Beirut- The Lebanese government is facing two choices, either to commit to the U.S. sanctions against the so-called Hezbollah or expose the country to full-scale sanctions that might threaten its banking system.
The cabinet tried to cause the least damage possible when it tasked Prime Minister Tammam Salam to resolve the matter along with Central Bank Governor Riad Salameh and Finance Minister Ali Hassan Khalil after the indirect threat that Hezbollah made to Lebanese banks following information that the accounts of two of the party’s MPs and of the daughter of a former lawmaker were closed.
“We have no choice but to abide by international regulations,” the Prime Minister’s sources told Asharq Al-Awsat newspaper. “We can’t function outside the international system.”
“The Central Bank Governor has a wise policy that takes into consideration the interest of the Lebanese,” said the sources, adding “he has been able all those years to protect the banking system.”
“All Lebanese, without any exception, are aware of that,” the sources told the daily. “They are also aware that Lebanon and its banking system cannot withstand additional sanctions or isolation.”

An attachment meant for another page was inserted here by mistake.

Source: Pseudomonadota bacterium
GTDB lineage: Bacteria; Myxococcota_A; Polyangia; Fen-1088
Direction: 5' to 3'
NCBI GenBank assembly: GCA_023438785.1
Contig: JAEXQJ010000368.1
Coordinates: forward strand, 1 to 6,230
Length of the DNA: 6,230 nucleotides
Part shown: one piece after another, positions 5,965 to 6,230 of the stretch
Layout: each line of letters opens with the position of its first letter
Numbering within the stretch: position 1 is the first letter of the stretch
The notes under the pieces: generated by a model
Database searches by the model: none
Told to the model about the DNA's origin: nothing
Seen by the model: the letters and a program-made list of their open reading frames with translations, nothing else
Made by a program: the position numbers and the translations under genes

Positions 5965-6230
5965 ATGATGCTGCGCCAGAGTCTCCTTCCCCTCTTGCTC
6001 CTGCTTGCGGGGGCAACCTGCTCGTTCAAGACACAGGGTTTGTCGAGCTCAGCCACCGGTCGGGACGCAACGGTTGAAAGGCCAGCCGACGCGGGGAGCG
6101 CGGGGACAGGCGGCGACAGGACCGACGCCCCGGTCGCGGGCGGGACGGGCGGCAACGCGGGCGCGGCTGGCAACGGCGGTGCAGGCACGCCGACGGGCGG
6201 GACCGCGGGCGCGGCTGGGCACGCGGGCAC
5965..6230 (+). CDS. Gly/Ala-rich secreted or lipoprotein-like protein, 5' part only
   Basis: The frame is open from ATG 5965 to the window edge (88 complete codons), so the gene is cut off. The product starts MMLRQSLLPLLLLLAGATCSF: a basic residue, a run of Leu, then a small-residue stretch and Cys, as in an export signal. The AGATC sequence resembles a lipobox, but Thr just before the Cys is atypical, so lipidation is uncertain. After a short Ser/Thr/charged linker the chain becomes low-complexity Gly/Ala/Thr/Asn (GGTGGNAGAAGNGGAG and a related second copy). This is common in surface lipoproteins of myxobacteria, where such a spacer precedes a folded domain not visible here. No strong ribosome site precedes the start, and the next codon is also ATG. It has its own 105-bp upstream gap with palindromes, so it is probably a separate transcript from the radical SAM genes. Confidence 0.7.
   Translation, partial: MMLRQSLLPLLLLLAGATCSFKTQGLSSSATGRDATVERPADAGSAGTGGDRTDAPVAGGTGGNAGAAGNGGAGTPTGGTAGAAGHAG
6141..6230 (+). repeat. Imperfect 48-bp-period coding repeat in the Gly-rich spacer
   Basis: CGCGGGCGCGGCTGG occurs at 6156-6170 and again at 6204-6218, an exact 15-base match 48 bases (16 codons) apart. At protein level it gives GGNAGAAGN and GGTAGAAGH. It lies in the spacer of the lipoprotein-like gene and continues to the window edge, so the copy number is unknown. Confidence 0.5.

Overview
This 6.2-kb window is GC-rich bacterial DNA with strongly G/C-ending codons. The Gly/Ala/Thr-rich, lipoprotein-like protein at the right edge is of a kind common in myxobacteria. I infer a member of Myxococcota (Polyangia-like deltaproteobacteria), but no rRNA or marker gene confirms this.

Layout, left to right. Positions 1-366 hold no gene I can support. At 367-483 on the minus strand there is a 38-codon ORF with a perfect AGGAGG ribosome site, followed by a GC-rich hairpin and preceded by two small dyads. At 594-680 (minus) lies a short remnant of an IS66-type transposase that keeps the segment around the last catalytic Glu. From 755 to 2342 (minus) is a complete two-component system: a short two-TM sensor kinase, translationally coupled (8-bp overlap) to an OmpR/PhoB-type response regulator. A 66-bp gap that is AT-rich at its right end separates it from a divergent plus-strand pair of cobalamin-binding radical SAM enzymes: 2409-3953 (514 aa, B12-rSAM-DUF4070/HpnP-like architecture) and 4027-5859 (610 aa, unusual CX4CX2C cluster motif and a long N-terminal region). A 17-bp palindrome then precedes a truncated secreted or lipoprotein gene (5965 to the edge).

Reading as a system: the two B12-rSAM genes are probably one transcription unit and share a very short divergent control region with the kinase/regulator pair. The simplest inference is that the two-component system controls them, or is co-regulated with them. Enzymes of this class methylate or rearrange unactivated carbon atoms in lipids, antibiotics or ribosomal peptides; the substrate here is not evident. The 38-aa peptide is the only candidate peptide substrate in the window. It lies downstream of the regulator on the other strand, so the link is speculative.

The sources expressed “understanding” to the latest stance made by Hezbollah’s parliamentary bloc against the sanctions, saying there was some kind of injustice done to the party.
But they hailed the government’s measure to task Salam, Salameh and Khalil, who is an Amal movement official allied with Hezbollah, with resolving the mater.
Salameh had issued circulars urging Lebanese banks to abide by U.S. regulations adopted in compliance with the Hezbollah International Financing Prevention Act.
The regulations say the U.S. will target those “knowingly facilitating a significant transaction or transactions for” Hezbollah and those “knowingly facilitating a significant transaction or transactions of a person identified on the List of Specially Designated Nationals and Blocked persons.”
They call for the closure of bank accounts for around 91 individuals and institutions linked to them.
“We have crossed the red line and reached the black line. The U.S. sanctions will not pass,” Industry Minister Hussein al-Hajj Hassan, one of the party’s representatives in the cabinet warned on Thursday.
Hezbollah’s parliamentary bloc also criticized Salameh’s move, which urges banks to inform the Central Bank about the closure of accounts.
The U.S. regulations were “rejected outright” by the bloc, which said committing to them means “a violation of Lebanon’s fiscal sovereignty.”
It said Salameh’s circulars are an “unjustified compliance with the fiscal mandate of the U.S. authorities, which would worsen the monetary crisis and push the country towards bankruptcy.”
The bloc warned in its statement that such bankruptcy “would create a huge gap between the Lebanese people and banks, further pushing the country towards a dangerous monetary collapse and a chaos that cannot be contained.”
The statement urged Salameh “to review his latest decisions to be in compliance with the national sovereignty.”